Adding to this, China is in a much better position to use the capital markets here. This is because of China’s size, connections like Hong Kong, Singapore and Taiwan allowing for gradual offshore openings and “shielding” from adverse capital market effects (1997 Southeast Asia, anyone?), and large packets of sidelined capital in the immediate neighbourhood, including all the five areas Bloomberg mentioned.
So, if we accept on face value that China is in a relatively good position to develop, what is the main buffer against outside risks? Well, first you have the debt structure in China, which is largely centered on policy banks lending to almost everyone with a connection, meaning politicians and SOE’s. Thus a large part of China’s debt structure is with banks, allowing the government to accept more debt should there be a problem in the future to at least diffuse risk from the financial system somewhat. Opening up and diffusing risk away from the banks with capital market openings will be greatly needed but it is a process that increases with ease as the banking system is gradually defused. Good indications in this area are already on my radar! Then we have the aforementioned savings that will cushion China a lot, allowing it to use local currency and not facing massive outflows or shortfalls in liquid instruments.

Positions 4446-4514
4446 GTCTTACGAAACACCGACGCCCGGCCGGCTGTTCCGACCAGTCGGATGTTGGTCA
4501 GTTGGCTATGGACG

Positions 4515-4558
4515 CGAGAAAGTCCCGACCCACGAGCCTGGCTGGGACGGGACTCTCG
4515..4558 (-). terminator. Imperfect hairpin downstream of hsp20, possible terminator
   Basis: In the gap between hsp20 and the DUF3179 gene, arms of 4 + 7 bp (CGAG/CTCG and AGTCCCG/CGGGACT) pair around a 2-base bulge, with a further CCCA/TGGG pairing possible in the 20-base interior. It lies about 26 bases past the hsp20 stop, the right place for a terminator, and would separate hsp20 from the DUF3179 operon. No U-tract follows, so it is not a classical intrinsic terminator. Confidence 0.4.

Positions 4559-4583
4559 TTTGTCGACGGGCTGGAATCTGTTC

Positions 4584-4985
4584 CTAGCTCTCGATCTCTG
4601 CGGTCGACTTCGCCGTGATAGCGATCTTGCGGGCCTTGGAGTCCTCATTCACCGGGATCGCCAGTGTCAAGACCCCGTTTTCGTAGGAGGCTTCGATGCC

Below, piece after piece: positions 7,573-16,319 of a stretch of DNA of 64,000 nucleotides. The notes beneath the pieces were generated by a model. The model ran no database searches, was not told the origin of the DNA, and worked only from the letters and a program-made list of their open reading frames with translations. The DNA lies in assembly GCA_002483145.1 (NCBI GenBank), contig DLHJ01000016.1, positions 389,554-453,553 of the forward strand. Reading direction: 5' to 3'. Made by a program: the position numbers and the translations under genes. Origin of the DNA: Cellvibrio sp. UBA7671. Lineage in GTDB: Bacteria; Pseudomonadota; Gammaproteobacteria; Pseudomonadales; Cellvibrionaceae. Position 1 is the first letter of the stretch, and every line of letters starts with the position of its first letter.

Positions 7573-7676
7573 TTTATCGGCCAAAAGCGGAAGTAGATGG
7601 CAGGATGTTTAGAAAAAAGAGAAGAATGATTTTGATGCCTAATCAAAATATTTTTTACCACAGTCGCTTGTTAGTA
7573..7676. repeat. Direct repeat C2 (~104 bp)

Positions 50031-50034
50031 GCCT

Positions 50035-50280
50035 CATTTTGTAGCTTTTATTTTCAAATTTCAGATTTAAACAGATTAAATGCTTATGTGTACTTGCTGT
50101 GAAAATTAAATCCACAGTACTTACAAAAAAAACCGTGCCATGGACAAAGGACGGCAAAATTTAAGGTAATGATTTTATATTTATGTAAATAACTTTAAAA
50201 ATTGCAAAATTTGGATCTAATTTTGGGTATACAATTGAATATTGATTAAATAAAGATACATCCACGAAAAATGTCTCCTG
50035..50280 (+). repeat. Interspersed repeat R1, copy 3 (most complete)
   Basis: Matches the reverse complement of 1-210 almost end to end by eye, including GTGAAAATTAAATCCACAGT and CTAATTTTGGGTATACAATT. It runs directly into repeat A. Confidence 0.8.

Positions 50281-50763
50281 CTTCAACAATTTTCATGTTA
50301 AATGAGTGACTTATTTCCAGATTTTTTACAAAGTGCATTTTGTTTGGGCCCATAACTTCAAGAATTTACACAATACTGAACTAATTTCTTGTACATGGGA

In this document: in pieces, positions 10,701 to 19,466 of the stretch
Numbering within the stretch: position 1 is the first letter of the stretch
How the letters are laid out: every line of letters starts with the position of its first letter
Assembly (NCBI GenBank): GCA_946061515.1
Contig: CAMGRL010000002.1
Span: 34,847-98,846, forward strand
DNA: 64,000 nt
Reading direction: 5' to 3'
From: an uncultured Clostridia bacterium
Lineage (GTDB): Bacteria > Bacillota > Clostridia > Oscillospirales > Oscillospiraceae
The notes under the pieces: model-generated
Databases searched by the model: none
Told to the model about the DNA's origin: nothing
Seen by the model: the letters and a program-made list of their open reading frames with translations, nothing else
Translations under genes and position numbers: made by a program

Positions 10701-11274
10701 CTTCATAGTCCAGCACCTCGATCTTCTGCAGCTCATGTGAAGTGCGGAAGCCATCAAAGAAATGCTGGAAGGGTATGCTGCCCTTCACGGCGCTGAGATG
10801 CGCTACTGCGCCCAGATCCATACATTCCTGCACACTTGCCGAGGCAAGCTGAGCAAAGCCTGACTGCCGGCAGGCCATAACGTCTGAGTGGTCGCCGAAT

Finally, we have a combination of low equity market capitalization that doesn’t allow for meaningful impairment to local wealth, and a massive currency exchange reserve to draw from should things start getting really hairy. Can China grow forever? Of course not, but it can catch up faster or slower.
2. Lloyd Blankfein’s outlook on China
This is one of the more sensible viewpoints I have seen in a long time. Not rosy like a Victorian garden, but it doesn’t treat the economy with the same view of others who prefer to invoke images of producing the manure used to grow those gardens. Finding the stable growth rate and quantifying the investable opportunity is hard work and probably impossible to any degree of accuracy over the long term, but looking at what processes overheat it and make things too frothy is probably a good start for finding out a good rate of growth.